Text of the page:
French Navy Aiming For 1200 Unmanned Systems By 2030
There will be 1200 drones in the French Navy in 2030, Marine Nationale's Chief-of-Staff admiral Christophe Prazuck recently declared to the Commission of National Defence and Armed Forces of the French Assemblée Nationale.
Article by Nathan Gain, with additional reporting by Xavier Vavasseur
« I have fifty unmanned systems today, none of which are yet operational.
They are all being experimented, many of them in the FORFUSCO maritime force (ed. note: consisting in the naval infantry and commandos marine naval special forces) », said Prazuck.
For him, the objective is now to multiply this figure by 25 during the next decade. Which means around 1200 drones: 900 unmanned aerial vehicles (UAV) to equip boats, ashore bases and semaphores (ed. note: land-based signaling and monitoring station), about fifty unmanned surface vehicles (USV) for surveillance and 200 unmanned underwater vehicles (UUV) and underwater gliders for mine warfare and environmental monitoring.
« My goal, you know it, is to have one drone per boat in 2030 – small drone, small boat; big drone, big boat ». Admiral Christophe Prazuck , Chief of Staff of the French Navy
The French Navy needs will cover the entire spectrum of unmanned systems, from mini UAVs to « Medium Altitude and Long Endurance [MALE] UAVs that can fly several hours, to supplement our patrol and maritime surveillance aircraft, as well as our helicopters », added Prazuck. But UAVs will also operate from smaller ships, such as patrol vessels in order to multiply by six to ten the area typically covered by the French Navy ships.
Then the question is: who will provide a thousand of brand-new unmanned systems ? In France and Europe, Prazuck pledges. « Will we need to purchase drones from the United-States ? I do not think so, » he said. The French and European defense markets are likely to meet the French Navy needs both for small or large (MALE) drones.
It has to be noted however, that until recently, the French Navy was reportedly looking at General Atomics’ SeaGuardian MALE UAV. According to our colleague at MARS ATTAQUE, the French Navy mentioned the Sea Guardian (naval version of the MQ-9 Reaper) by General Atomics as a possible interim solution for a MALE requirement, during a symposium in mid-march.
Naval Newsunderstands that other systems such as the Portuguese Tekever AR5 and the French Patroller by Safran were also being considered.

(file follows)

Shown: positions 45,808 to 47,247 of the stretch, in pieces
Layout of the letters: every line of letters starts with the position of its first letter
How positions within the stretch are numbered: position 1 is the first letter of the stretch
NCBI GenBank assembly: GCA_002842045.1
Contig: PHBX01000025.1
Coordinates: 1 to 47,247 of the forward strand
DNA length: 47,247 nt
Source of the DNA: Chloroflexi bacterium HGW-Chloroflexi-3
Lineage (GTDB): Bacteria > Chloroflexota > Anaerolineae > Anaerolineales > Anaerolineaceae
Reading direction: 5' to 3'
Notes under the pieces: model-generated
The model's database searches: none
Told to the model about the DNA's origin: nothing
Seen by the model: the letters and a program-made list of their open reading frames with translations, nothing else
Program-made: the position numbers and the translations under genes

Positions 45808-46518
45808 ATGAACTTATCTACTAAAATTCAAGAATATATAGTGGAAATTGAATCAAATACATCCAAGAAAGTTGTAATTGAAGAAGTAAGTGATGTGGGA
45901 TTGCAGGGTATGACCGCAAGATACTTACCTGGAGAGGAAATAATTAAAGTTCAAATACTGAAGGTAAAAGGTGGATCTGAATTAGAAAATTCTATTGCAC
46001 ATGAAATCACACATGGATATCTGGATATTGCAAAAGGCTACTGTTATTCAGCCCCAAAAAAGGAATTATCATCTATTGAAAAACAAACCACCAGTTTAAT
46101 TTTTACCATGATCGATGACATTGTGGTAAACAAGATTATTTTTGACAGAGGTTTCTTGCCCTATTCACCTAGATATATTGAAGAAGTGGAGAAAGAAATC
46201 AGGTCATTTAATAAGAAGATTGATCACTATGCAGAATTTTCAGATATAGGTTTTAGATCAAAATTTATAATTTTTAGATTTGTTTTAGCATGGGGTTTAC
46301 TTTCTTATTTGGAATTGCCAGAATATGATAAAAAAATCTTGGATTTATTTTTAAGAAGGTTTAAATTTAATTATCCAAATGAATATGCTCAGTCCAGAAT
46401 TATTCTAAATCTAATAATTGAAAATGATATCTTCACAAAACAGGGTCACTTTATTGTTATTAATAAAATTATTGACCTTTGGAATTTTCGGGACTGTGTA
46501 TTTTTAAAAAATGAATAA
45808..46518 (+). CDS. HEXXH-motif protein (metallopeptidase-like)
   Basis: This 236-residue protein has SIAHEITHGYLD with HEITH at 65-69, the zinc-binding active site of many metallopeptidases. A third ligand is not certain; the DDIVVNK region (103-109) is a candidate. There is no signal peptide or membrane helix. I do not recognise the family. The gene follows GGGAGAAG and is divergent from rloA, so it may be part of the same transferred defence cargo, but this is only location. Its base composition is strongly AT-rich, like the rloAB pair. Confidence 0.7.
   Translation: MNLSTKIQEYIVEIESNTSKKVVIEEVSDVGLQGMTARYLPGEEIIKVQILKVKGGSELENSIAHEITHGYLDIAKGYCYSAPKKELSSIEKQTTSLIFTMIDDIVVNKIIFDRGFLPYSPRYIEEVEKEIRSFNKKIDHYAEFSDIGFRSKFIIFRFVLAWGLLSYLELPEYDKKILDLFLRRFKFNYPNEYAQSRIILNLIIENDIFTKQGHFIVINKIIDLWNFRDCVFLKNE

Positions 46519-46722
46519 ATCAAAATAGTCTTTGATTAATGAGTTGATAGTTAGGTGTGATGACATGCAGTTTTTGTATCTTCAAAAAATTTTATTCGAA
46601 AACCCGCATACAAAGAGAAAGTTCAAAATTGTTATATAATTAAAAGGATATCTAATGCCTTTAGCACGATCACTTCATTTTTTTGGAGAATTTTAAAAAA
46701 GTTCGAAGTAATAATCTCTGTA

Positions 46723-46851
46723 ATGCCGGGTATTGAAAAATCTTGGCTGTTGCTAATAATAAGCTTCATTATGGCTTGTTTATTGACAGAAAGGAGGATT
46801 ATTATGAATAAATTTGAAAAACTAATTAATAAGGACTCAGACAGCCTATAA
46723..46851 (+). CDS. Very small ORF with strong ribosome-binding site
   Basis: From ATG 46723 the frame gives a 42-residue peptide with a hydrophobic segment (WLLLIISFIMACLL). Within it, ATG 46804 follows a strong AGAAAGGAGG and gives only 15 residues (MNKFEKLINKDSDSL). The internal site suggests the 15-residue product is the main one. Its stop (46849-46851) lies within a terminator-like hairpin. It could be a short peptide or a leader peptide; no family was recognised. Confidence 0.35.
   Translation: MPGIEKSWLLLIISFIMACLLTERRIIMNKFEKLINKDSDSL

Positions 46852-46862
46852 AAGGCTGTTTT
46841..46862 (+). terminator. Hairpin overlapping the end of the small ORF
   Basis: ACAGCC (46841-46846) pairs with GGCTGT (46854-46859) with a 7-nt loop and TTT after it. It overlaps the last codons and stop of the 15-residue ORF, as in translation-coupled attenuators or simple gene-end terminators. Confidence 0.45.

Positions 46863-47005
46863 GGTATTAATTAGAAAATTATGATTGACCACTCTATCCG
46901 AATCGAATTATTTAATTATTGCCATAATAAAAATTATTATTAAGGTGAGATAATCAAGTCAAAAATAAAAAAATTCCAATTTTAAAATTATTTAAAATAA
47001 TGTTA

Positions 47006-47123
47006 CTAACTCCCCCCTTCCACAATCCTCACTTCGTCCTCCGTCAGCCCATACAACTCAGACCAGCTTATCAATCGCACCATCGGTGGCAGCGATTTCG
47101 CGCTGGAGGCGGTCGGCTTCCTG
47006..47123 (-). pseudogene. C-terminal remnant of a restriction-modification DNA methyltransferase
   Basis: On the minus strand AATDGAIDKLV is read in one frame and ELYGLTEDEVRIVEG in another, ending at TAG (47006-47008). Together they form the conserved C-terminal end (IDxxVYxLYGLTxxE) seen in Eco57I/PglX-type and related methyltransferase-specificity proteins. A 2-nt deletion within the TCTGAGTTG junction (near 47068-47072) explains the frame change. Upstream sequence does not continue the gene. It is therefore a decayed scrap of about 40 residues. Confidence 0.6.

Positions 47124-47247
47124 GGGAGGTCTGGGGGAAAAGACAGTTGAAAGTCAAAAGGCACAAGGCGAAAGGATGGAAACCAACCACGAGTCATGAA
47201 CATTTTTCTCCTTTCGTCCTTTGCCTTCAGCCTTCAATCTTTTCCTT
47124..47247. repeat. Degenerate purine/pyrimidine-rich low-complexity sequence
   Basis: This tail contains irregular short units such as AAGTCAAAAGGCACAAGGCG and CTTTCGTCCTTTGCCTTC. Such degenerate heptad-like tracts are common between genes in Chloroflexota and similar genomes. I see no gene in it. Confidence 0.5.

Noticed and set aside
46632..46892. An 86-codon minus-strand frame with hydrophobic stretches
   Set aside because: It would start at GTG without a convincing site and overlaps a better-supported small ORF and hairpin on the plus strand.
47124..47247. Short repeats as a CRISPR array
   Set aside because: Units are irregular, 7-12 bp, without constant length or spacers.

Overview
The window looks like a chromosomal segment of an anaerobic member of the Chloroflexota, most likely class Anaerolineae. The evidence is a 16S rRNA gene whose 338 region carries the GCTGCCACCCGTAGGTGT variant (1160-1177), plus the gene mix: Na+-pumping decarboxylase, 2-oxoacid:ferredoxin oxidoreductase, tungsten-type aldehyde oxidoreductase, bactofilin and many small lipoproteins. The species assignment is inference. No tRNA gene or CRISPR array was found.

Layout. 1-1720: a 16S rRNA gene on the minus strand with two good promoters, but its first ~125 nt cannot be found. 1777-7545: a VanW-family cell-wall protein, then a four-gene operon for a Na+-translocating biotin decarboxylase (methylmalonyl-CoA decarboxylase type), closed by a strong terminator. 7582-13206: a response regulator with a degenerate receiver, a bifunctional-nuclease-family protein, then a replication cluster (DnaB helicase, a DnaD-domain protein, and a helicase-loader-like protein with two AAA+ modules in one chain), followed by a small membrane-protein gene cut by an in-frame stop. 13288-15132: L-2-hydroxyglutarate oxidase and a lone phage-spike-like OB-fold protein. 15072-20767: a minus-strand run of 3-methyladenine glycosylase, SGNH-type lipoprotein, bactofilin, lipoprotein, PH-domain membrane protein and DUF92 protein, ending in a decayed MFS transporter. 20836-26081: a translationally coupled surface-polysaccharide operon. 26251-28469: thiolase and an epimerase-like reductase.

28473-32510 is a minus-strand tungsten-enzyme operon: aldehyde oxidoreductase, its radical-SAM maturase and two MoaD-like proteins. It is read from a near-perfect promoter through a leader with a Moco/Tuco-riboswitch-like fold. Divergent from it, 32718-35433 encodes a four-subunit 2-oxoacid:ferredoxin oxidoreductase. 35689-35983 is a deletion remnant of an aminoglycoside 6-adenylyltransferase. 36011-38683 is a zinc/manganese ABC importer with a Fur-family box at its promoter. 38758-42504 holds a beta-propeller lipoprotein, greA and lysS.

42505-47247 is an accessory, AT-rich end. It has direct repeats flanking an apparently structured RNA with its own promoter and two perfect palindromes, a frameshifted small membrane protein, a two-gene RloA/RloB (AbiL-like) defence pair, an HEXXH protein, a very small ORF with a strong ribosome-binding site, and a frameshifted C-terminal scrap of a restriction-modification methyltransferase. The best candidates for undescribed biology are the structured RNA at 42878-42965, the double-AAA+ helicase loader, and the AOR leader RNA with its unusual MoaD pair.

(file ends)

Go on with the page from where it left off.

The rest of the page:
The SeaGuardian however was presented as “very high-end spectrum with its capabilities”, but with its almost 6 million flying hours is “more than interesting” in terms of maturity.
Among others solutions being developed in France, Naval Group and Airbus are currently working on the VSR700 VTOL UAV (top picture). « The goal would be that it could automatically land and take-off, fly for ten hours at 100 Nm and carry 100 kilos of payload, i.e. radar and optronics, » explained Prazuck.
But the future French fleet of drones will also swim.
Hundreds of them will be deployed in what is known as the SLAMF system (système de lutte anti-mines marines futur), developed under the French-British MMCM program. « Procuring an autonomous mine warfare capability is an absolute necessity », declared Prazuck. « This program is a true conceptual evolution:
In the past, the boat which crossed a field of mines, if it did not explode, was in charge to detect them; from now on, the idea is to send autonomous drones into the mined area to detect the mines and then destroy them, » he reminded. A test was conducted on June 6 in Brest, to verify the progress of Thales’s work.
Initiated in 2012 under a cooperation agreement between France and the United Kingdom, the MMCM programme develops a prototype autonomous system for detection and neutralisation of sea mines and underwater improvised explosive devices.
Each MMCM system comprises a USV (the C-Sweep by L3Harris ASV) equipped with an autonomous navigation system, an obstacle detection and avoidance sonar, a threat identification and neutralisation capability based on Remotely Operated Vehicles (Saab’s Multi-Shot Mine Neutralization System ROV), a T-SAS (Towed Synthetic Aperture Sonar by Thales) and AUVs (Autonomous Underwater Vehicles by ECA Group).
The qualification review of SLAMF is scheduled for December 2019. By then, all the components of the system must be validated one by one. From 2020, further tests will be conducted based on operational scenarios in the Brest area and in UK to complete this qualification process.
This publication has been adapatated by Cédric Giboulot for Centraledrones.com 's readers.
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